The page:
In 1312 he and his kinsman, Aymer de Valence, Earl of Pembroke, besieged Peter de Gavaston at Scarborough Castle. Gavaston surrendered 19 May 1312, on condition his life should be spared. However, Guy de Beauchamp, Earl of Warwick, subsequently seized and beheaded Gavaston in defiance of their pledge. He was pardoned in 1313 for his share in Gavaston's death. In 1314 he refused to serve in the Bannockburn campaign. In the same year he complained to William Greenfield, Archbishop of York, that "he was forced by certain nobles and magnates of the realm" to marry Joan, daughter of the late Count of Bar, who was related to him in the 3rd and 4th degrees, which was "forbidden by law." Earl John wanted to have his marriage annulled but the Archbishop refused to consider the case without the consent of his fellow bishops.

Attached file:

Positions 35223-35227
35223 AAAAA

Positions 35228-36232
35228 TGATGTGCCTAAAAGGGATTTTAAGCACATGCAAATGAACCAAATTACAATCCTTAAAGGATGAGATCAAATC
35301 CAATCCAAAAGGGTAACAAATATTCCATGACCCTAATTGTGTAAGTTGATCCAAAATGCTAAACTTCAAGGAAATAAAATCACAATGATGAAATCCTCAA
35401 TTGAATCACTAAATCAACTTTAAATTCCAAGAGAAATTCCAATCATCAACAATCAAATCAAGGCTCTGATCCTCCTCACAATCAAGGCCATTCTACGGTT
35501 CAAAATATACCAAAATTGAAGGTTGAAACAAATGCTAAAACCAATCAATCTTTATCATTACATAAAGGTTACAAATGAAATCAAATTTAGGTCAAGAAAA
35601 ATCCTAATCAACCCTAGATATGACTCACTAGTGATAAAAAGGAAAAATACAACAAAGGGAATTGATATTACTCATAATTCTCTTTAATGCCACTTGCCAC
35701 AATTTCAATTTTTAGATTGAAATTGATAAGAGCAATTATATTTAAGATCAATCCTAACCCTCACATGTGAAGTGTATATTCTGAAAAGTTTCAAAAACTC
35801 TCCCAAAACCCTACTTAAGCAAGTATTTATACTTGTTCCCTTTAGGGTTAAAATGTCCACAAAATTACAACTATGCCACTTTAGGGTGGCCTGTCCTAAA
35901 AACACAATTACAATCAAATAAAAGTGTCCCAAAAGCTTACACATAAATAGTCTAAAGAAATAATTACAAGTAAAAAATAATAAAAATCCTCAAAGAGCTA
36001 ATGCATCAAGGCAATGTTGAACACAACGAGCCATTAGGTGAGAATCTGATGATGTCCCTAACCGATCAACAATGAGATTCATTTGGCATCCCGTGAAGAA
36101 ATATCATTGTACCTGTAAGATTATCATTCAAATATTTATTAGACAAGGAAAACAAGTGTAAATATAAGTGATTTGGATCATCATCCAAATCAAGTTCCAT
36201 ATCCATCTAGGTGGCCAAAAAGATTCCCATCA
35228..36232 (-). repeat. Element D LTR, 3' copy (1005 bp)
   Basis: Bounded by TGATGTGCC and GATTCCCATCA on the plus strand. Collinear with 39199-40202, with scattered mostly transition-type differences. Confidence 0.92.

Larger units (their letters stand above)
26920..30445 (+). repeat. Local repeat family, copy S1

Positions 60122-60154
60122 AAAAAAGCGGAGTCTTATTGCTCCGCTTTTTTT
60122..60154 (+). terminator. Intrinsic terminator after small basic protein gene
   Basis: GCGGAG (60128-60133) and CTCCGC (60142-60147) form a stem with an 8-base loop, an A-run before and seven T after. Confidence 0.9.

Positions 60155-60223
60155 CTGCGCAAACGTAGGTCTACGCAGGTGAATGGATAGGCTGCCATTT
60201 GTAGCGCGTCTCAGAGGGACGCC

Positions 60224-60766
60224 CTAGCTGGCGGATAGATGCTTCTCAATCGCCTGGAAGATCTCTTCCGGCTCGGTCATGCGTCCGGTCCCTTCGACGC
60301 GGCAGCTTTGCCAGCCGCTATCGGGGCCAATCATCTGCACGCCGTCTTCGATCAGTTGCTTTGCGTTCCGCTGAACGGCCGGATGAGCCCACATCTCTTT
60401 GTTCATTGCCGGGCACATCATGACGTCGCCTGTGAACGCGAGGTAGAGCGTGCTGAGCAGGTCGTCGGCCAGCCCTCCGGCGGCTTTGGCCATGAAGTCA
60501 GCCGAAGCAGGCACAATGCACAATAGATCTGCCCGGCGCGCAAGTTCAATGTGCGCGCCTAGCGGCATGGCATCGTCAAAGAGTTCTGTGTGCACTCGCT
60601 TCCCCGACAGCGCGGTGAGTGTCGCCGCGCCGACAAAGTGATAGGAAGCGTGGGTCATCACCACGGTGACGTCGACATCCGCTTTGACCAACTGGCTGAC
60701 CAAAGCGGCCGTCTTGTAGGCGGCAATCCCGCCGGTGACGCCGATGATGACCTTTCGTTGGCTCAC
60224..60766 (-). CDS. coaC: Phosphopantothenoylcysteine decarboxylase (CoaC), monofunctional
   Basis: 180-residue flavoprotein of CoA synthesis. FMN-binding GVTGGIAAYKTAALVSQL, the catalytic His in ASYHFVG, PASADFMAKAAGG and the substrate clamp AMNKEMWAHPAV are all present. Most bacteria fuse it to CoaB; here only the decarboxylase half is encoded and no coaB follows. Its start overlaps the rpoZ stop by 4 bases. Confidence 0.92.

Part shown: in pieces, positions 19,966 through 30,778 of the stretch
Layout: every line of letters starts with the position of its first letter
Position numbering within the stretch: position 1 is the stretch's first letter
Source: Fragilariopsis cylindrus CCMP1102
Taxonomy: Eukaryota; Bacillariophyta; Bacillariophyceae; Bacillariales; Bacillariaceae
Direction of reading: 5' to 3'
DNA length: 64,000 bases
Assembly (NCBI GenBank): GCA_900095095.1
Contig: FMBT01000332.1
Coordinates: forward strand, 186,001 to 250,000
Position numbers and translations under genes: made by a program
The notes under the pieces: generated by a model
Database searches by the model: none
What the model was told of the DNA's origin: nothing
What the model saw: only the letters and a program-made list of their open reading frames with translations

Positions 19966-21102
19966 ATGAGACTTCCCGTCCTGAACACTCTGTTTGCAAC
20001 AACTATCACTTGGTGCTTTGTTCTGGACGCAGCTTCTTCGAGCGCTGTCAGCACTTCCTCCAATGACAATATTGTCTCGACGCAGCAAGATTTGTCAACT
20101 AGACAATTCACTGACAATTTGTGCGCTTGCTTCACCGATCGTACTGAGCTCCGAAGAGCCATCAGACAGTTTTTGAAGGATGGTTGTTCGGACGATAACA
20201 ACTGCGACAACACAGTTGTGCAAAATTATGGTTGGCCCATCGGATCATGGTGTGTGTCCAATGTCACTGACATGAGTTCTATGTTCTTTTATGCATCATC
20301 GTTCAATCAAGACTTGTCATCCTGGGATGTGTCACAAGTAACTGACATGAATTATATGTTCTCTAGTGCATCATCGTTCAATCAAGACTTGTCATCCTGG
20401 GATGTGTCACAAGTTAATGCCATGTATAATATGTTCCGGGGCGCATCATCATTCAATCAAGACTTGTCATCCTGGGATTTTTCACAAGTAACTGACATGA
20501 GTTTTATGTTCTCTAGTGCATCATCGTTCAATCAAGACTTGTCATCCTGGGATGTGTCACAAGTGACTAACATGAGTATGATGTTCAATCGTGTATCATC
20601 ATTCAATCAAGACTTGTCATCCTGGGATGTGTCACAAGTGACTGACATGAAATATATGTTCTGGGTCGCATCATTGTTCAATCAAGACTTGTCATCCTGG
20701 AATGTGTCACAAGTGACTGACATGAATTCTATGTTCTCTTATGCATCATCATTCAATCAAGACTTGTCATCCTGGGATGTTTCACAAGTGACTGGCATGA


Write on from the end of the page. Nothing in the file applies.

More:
In 1315, for the good of his soul, and that of Maud de Nerford, and their children, he confirmed to the canons of Thetford all the grants made to the house by any of his predecessors. In 1315 he and his mistress, Maud de Nerford, were granted letters of fraternity by the Prior and Convent of Durham. The same year Maud de Nerford began proceedings in a cause of pre-contract of matrimony, and, in Feb 1316, he began divorce proceedings against his wife, Joan. There is no record, however, that any divorce was completed between Earl John and his wife, Joan. To make provision for his illegitimate children by Maud de Nerford, in July 1316, he he surrendered his Surrey and Sussex estates to the king, and received them again in August, to hold for life, with remainder to successively to his sons, John and Thomas, sons of Maud de Nerford.